(2)

For m = 1, 2, . . . M. Where, f m is the transfer function, W m and bm are weights and biases of the m th layer. The network structure for image compression and decompression is illustrated in figure 3. This structure is referred as feed forward type network. The input layer and output layer are fully connected to the hidden layer. Compression is achieved by choosing the number of neurons in the hidden layer less than that of neurons at both input and the output layers. There are actually connections between each of the N neurons in input or output layer and the K neurons of hidden layer. The data or the image to be compressed passes through the input layer of the network, then subsequently through a very small number of hidden layer neurons. It is in the hidden layer that the image compression features of the image are stored, therefore the smaller the number of hidden neurons, the higher the compression ratio. The output 582

© Elsevier Publications 2013.

Implementation of Artificial Neural Network Architecture for Image Compression Using CSD Multiplier

Figure 3. Architecture for image compression and decompression using neural networks.

layer subsequently outputs the decompressed image. It is expected that the input and output data are the same or very close. If the network is trained with appropriate performance goal, then the input image and output image are almost close. 3. Neural Network Modeling The modelling and analysis of ANN are carried out using neural network toolbox in MATLAB version R2007b. This helps to find an ideal neural network architecture required for image compression and decompression. Several configurations of the network have been considered based on various compression ratios. Based on the required compression ratio the particular neural network architecture is analysed using MATLAB. Finally, the image quality metrics such as Image max error, image MSE and PSNR values for various neural network architectures are estimated. Based on the values obtained a better neural network architecture is selected. A neural network has to be configured such that the application of a set of inputs produces the desired set of outputs. Depending on the weights, the computation of the neuron will be different. By adjusting the weights of an artificial neuron we can obtain the desired output for given inputs. But when we have an ANN of hundreds or thousands of neurons, it would be quite complicated to find by hand all the necessary weights. But we can find algorithms which can adjust the weights of the ANN in order to obtain the desired output from the network. This process of adjusting the weights is called “learning or training” [4]. One can categorize the learning methods as off-line or on-line. In the off-line learning methods, the weights are determined and once the systems enters into the operation mode, weights do not change any more. Most of the networks are of the off-line learning type. In on-line or real time learning, when the system is in operating mode, it continues to learn while being used as a decision tool. This type of learning has a more complex design structure. In this work we have considered off line training and the back propagation algorithm called “trainbfg” is used in. Trainbfg is a network training function that updates weights and biases values according to the BFGS (Broyden-Fletcher-Goldfarb-Shanno) quasi-Newton method. Two of the image quality metrics used to compare the various image compression techniques are: the Mean Square Error (MSE) and the Peak Signal to Noise Ratio (PSNR). The MSE is the cumulative squared error between the compressed and the original image, whereas PSNR is a measure of the peak error. The mathematical formulae MSE is given as: MSE =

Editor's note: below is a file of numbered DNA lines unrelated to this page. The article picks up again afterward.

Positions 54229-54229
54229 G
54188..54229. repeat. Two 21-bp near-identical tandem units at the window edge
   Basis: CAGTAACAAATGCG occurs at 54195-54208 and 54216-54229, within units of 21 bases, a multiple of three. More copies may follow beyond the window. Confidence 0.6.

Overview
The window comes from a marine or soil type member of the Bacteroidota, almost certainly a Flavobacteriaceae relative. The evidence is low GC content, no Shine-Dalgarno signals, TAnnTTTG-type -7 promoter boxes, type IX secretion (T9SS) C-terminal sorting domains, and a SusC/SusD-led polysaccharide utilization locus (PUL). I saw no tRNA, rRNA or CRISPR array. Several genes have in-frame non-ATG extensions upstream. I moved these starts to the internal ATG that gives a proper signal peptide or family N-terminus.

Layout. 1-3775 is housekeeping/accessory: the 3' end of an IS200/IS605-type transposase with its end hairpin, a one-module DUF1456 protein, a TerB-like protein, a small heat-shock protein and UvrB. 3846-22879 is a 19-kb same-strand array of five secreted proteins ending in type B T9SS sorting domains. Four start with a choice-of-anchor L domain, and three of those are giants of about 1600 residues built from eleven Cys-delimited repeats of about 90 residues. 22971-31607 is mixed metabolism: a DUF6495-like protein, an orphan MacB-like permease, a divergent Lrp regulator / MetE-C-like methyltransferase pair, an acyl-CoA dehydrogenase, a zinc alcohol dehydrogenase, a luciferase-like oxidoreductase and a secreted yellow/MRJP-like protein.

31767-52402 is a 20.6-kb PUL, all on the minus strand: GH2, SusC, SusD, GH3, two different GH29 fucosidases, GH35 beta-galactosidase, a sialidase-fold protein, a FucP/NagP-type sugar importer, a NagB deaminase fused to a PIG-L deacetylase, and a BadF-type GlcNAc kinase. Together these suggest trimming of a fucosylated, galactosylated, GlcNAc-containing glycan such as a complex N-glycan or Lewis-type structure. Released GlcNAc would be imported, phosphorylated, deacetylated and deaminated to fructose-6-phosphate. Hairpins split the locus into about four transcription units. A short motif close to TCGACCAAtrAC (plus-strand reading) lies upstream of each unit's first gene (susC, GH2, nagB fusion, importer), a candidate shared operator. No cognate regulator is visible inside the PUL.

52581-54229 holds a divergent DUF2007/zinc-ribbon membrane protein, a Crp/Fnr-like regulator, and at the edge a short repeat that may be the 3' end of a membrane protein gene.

Q Q 1  1  e(k)2 = (t (k) − a(k))2 Q Q k=1

And for image:

 MSE =

M,N [I1 (m, n) − I2 (m, n)]

2

(M * N)

where, I1 (m, n) is the original image, and I2 (m, n) is the decompressed image. The PSNR value is given as:   R2 PSNR = 10 log1 0 MSE © Elsevier Publications 2013.

(3)

k=1

(4)

(5)

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where, R is the maximum fluctuation in the input image data type. A lower value of MSE means higher value of PSNR. Lower MSE means that the decompressed image is same as the original image with minimum loss. Higher PSNR is good for better image quality as the ratio of Signal to Noise is higher. In this paper two artificial neural networks 4:4:2:2:4 and 16:16:8:8:16 are considered. The analysis is performed in MATLAB using various transfer functions. The image quality metrics are obtained for various test images shown in figure 4. These images are used as test cases for training the neural network. The network can be trained to meet the performance goal and the error converges. Once the network is trained it is used for compressing any of the image. The neural network architectures with different transfer functions are used and trained to choose the better transfer function. The training graph and various values of image metrics for both artificial neural network architectures for three different transfer functions are shown in the tables 1, 2, and 3.